In my 2017 book, The Political Self: Understanding the Social Context for Mental Illness (Routledge), I explore how our social and economic contexts profoundly affect our mental health and well-being, and how modern neuroscientific and psychodynamic research has significantly developed our understanding of these wider discussions. The book therefore looks both inside and outside—indeed one of the main themes of the volume is that the conceptually discrete categories of “inner” and “outer” in reality constantly interact, shape, and inform each other. Severing these two worlds, it suggests, has led both to a devitalised and dissociated form of politics, and to a disengaged and disempowering form of therapy and analysis.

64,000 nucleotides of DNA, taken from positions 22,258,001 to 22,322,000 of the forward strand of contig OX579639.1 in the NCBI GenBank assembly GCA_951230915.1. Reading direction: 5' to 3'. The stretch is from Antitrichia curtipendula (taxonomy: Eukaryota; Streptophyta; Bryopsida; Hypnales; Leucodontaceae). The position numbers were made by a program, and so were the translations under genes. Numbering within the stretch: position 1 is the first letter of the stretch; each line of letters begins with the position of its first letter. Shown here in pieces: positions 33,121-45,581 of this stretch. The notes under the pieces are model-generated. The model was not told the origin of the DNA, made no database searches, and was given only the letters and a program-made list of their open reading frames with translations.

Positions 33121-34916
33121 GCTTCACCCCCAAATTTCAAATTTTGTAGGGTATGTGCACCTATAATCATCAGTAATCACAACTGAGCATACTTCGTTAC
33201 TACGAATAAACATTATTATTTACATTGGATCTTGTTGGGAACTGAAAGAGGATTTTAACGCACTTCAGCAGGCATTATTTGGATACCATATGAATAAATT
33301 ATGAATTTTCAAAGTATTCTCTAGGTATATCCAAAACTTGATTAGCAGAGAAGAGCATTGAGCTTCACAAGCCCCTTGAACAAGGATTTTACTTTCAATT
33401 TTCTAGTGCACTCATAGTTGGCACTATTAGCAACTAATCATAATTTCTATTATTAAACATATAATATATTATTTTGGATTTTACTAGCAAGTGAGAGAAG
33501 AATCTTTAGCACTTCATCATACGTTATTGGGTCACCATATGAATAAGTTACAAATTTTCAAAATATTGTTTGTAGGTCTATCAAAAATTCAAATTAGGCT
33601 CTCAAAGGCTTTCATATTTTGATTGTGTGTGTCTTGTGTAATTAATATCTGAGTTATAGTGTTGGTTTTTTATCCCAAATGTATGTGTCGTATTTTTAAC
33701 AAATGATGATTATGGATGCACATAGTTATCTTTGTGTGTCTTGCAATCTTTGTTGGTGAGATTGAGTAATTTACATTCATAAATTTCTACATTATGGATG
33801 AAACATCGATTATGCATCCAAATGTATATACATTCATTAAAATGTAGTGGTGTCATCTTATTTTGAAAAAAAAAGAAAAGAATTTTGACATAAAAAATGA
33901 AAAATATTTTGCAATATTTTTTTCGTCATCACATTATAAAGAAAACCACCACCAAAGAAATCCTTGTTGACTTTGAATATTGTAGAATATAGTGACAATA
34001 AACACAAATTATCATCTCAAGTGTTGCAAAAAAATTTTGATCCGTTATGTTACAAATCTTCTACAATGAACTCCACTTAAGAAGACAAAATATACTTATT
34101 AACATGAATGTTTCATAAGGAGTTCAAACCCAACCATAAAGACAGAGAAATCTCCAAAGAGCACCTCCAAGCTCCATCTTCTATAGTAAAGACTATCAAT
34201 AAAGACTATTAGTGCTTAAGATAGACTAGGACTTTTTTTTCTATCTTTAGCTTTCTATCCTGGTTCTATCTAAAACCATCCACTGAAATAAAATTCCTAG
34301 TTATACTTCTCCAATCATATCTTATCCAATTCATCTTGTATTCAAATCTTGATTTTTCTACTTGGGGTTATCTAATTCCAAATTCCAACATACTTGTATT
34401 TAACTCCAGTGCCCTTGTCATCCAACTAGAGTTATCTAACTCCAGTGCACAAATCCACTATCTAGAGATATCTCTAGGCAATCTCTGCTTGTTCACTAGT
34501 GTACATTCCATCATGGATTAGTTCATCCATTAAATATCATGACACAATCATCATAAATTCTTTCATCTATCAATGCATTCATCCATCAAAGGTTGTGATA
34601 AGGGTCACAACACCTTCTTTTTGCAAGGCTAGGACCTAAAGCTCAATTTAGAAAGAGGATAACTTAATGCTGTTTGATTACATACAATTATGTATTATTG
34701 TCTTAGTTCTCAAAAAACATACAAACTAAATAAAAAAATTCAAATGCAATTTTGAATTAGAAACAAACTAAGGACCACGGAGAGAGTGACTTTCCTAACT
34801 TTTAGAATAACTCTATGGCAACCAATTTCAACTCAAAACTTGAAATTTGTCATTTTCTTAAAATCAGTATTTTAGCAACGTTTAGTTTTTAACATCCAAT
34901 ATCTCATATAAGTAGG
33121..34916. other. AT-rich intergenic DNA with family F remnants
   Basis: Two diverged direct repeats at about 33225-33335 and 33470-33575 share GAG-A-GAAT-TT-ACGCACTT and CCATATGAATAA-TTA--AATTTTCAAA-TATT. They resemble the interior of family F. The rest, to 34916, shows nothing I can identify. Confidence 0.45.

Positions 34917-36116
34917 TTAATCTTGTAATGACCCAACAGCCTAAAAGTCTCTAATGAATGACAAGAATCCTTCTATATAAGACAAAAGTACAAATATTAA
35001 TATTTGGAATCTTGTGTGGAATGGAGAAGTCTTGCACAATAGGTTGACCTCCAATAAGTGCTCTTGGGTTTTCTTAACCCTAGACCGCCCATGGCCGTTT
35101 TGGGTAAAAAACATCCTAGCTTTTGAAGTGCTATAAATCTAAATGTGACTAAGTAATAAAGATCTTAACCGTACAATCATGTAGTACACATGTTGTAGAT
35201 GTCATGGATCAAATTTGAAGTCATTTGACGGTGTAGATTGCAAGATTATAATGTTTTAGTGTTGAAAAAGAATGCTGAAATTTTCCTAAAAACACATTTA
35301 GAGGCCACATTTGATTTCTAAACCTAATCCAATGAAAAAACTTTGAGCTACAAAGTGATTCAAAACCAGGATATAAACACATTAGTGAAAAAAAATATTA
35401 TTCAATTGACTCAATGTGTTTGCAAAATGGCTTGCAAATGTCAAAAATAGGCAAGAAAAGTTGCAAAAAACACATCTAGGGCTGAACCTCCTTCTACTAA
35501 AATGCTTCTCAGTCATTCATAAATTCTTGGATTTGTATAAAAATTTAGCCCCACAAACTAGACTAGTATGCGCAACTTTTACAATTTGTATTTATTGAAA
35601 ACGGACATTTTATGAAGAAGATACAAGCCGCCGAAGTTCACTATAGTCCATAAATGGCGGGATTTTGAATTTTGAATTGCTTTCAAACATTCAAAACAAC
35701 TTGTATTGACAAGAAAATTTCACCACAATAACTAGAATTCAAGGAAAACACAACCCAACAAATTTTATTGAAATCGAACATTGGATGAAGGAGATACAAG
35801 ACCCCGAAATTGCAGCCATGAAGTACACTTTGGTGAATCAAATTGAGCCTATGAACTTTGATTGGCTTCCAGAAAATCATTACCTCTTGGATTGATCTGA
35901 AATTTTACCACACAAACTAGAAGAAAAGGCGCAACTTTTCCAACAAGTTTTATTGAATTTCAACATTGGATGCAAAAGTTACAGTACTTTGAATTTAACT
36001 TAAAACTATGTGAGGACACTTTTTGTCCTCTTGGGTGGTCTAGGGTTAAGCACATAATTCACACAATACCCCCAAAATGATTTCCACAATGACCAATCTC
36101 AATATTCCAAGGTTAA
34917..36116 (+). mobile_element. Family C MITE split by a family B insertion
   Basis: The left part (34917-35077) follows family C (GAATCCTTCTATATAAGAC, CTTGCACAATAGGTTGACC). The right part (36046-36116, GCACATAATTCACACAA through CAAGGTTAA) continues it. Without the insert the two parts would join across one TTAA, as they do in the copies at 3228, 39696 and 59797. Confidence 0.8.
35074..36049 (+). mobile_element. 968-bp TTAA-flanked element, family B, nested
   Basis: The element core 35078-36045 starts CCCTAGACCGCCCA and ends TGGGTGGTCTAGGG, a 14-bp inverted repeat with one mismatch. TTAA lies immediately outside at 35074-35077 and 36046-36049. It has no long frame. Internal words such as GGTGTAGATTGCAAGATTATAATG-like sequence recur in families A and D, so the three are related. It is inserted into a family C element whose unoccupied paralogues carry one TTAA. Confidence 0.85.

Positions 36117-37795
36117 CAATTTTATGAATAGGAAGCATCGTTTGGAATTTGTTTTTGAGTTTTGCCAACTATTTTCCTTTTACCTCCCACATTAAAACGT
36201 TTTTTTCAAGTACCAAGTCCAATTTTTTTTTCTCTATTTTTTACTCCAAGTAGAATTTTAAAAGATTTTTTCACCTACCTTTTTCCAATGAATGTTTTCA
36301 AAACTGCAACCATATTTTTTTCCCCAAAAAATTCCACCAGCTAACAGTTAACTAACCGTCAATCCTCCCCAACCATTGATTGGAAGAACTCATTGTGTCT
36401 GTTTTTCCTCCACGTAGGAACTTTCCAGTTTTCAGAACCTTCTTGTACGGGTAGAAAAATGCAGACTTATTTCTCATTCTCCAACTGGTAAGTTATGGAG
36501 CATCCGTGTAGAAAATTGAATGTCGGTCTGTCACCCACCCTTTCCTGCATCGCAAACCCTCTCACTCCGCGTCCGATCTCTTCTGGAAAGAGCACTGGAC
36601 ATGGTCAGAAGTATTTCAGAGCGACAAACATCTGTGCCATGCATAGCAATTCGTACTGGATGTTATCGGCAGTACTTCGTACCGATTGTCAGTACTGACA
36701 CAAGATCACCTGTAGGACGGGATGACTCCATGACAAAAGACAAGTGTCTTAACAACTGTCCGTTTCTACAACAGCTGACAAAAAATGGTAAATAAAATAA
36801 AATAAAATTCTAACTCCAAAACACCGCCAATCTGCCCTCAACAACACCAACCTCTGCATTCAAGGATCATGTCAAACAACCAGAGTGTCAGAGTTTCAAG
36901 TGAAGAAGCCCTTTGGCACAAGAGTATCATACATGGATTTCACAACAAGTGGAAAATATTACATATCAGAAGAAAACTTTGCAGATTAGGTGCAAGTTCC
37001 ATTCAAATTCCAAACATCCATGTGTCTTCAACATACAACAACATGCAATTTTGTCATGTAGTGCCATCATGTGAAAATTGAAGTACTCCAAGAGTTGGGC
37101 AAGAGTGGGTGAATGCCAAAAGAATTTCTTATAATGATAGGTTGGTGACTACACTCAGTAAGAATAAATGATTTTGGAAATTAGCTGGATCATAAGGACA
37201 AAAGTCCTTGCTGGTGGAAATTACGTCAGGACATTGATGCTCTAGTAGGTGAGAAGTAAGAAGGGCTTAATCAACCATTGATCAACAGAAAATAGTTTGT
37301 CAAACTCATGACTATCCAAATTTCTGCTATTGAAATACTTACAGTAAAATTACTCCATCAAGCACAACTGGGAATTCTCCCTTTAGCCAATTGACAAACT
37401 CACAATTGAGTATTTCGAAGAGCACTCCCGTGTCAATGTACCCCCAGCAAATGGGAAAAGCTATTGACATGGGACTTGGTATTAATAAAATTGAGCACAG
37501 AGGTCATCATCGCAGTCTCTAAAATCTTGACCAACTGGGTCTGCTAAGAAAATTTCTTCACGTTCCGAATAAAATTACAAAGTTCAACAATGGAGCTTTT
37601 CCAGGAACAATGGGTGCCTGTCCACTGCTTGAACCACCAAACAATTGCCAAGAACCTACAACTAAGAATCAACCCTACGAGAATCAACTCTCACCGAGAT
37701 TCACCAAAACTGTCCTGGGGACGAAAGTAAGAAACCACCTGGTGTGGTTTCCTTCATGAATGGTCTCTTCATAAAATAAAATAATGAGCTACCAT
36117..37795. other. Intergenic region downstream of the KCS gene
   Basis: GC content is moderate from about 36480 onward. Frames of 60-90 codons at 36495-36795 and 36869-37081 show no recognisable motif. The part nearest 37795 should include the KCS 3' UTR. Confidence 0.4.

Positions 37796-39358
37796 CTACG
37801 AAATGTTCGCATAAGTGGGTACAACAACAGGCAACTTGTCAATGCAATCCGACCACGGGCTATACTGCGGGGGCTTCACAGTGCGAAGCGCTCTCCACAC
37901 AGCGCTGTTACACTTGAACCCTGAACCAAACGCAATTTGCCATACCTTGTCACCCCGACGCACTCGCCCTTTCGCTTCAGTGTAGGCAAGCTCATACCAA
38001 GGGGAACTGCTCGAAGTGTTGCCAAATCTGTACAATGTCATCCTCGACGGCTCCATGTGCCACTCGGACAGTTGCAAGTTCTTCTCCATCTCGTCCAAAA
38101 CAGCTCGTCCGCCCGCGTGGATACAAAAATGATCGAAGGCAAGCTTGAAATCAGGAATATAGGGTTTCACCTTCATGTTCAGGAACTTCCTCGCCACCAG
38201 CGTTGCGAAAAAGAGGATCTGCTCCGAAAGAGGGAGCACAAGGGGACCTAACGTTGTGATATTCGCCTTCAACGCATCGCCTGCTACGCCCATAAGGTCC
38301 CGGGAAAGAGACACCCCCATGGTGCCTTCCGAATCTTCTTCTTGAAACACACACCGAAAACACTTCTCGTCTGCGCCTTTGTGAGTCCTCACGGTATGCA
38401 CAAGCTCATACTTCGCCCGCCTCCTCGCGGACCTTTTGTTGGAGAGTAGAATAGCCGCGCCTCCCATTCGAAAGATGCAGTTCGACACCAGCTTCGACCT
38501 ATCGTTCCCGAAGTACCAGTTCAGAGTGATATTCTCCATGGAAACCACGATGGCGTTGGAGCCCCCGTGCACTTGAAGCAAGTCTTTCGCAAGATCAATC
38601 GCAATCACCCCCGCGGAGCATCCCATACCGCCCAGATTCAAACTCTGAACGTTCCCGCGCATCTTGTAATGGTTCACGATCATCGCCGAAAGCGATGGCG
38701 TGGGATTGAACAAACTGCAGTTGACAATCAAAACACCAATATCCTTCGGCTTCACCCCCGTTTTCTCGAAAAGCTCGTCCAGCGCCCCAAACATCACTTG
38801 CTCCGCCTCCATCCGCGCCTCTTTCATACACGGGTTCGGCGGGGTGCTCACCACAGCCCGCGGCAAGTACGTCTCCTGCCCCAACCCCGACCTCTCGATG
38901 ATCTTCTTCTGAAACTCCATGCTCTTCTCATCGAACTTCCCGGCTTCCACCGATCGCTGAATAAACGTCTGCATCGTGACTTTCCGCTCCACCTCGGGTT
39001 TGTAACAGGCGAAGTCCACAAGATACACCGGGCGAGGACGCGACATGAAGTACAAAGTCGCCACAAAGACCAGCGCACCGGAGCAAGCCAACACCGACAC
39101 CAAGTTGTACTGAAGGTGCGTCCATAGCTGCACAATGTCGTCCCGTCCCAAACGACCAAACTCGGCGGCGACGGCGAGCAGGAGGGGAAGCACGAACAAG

Drawing on a number of leading figures in these fields, including Iain McGilchrist, Sue Gerhardt, David Smail, Nick Totton, Joel Bakan, Nick Duffell, Dave Grossman, Joel Kovel, Jonathan Rowson, and James Hillman, the book argues that we need to understand people and their psychological distress in an essentially social and environmental context. Rather than separating our understanding of economic and social practices from our understanding of affective development and human development, we need to bring them together, to align them: we need to realise that politics, the external world, is not a world without an “inner”. And for this to happen, we need a new integrated model for mental health, and a new politics: we need a new dialogue between the political and personal worlds, and a recognition of how psychotherapeutic practice and the psyche both shape and are powerfully shaped by existing structures and interests.